Circles of Light

Look at how a single candle can both defy and define the darkness. ~Anne Frank

The early mornings are dark now, the light is late to arrive. It is the shortest day of the year here in the northern hemisphere, the solstice that marks the turn to longer days of light. (The word “solstice” comes from the Latin solstitium meaning “sun stands still”) Humans have long celebrated that moment as we turn from dark to light by lighting candles, burning logs, bringing evergreens into our homes, reminding ourselves that the days will grow longer. solsticesunset8

A few years ago, I took a class in creating mandalas, a circle that encloses the expression of our inner selves. The circle is an ancient symbol – the circle of life, the circle of a wedding ring, the circle of councils and celebrations. Some of the mandalas we created in that class were ephemeral, fashioned from found objects in nature. This one of ferns and moss reminds me of a Christmas wreath. intothemoss

At some point during the course, as I set the point of the drafting compass to paper, I suddenly realized that I had created my lower garden as a mandala without realizing it. I had found the center point of the garden plot and pounded a stake into it, tied a rope to it and let it guide me as I walked in concentric circles around it, creating planting beds and paths by dragging a hoe on the ground through the loose dirt.

mid-April

Circle Garden in mid-April

Walking these circular paths in the garden in any season is like tracing the steps of a labyrinth and always puts me in harmony with the natural world. cherryaftersnow

My favorite drawing on paper, however, expresses my love for the earth and my hope for peace and light for the world. Ironically, I discovered that when drawing the wings, the light was made more powerful by drawing shadows for contrast and depth. And so life goes, shadow and light, circles and seasons, sorrows and joys, through the great round of life. On this day and in this season, my wish for each of you  is that the light grows brighter both in your world and in your heart, from the inside to the outside and back again.

wings_tree_mandala copy

In winter, the stars seem to have rekindled their fires, the moon achieves a fuller triumph, and the heavens wear a look of a more exalted simplicity. ~ John Burroughs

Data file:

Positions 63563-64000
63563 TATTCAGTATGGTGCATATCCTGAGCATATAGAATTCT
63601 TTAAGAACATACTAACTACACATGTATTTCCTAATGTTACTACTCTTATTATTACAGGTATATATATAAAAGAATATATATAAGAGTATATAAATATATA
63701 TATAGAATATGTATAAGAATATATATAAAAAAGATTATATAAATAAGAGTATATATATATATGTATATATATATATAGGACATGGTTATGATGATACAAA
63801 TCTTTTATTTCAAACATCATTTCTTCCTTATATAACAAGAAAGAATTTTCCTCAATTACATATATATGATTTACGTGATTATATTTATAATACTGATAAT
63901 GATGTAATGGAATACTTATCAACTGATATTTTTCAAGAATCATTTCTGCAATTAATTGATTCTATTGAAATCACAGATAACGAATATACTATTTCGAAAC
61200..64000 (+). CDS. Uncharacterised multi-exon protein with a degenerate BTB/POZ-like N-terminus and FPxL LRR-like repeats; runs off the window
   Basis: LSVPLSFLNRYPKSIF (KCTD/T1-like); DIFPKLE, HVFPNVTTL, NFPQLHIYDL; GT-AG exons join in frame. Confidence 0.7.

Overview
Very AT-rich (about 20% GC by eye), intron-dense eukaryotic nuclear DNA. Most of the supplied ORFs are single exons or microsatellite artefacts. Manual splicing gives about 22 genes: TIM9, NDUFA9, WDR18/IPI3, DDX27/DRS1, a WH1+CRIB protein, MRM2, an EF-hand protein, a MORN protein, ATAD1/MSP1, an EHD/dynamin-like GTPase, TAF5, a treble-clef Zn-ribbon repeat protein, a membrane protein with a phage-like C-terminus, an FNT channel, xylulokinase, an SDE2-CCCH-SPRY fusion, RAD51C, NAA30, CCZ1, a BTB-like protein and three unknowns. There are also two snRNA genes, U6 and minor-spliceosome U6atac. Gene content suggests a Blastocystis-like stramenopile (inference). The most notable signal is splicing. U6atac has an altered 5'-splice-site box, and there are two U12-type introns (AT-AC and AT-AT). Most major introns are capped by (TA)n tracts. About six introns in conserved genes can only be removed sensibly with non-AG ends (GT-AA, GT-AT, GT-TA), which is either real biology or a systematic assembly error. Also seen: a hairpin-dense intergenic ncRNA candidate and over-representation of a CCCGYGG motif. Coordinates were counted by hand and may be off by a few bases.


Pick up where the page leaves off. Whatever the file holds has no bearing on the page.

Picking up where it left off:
All text and images ©2018 Lynn Emberg Purse except where noted.

Here’s a musical view of the winter solstice.

28 thoughts on “Circles of Light

  1. I didn’t know you’re so adept at drawing. Perhaps you should show us more.

    After having now read the text that introduces your symbolic rendering of the earth I can see the wings, but when my glance first alighted on the drawing I saw a pleasant abstract pattern in that area.

    A productive and satisfying 2019 to you.

    • Thank you, Steve; I have been considering introducing some of my sketches. I’ve been studying botanical drawing, so that may eventually find its way onto these pages. Given your amazing photographic eye for pattern and color, it doesn’t surprise me that you saw an abstract pattern.

      I wish you the very best of 2019 to come!

  2. Yes, we’ve got to have the shadows to appreciate the light…such beautiful musings, Lynn, thank you. It’s wonderful to see the artwork you made and to read about the connections you found. Then I listened – and watched – the winter solstice song and I’m overcome with your finely honed capabilities in all the Venusian pursuits. I bet you serve fabulous meals, too! 🙂 A through-and-through sensualist, you are. May you have a New Year that delights all five senses, and nourishes the spirit.

    • Ah, Lynn, you are so astute – thank you for your comments. Yes, I just served 20 to a delicious Christmas dinner, and it is all part of the “balance, beauty, harmony” part of my skies, of which the garden is an extension. I wish you the same blessings for the New Year, my friend.

  3. Such a lovely post Lynn and I love your circle garden and beautiful artwork. I am no artist, but appreciate the creativity in others. Sending good wishes to you for a wonderful 2019.
    Jude xx

  4. I woke up to a bright full moon this morning, and so your circles post seems very apt! The layout of your garden is inspired (or rather instinctive – I have no talent for this, and really admire it in others!). Thank you for bringing this meditation to me deep midwinter!

    • Ali, the moon is hiding behind clouds here but hopefully will emerge tomorrow – it is supposed to be a spectacular Christmas moon! Thank you for reading and commenting; I always find inspiration in your garden posts.

  5. Thank you for this lovely meditation, Lynn. Your words, photographs, and artwork are beautiful, and this was a wonderful piece to lead us into our Solstice night, and, tomorrow, the Full Cold Moon.

    • Kitty, so so good to hear your voice here. The mandala art class I took left a lasting impression on me; I’m now taking botanical art classes to keep my skills up and to take a closer look at the plants in my garden. Yes, the full moon is coming, isn’t it?

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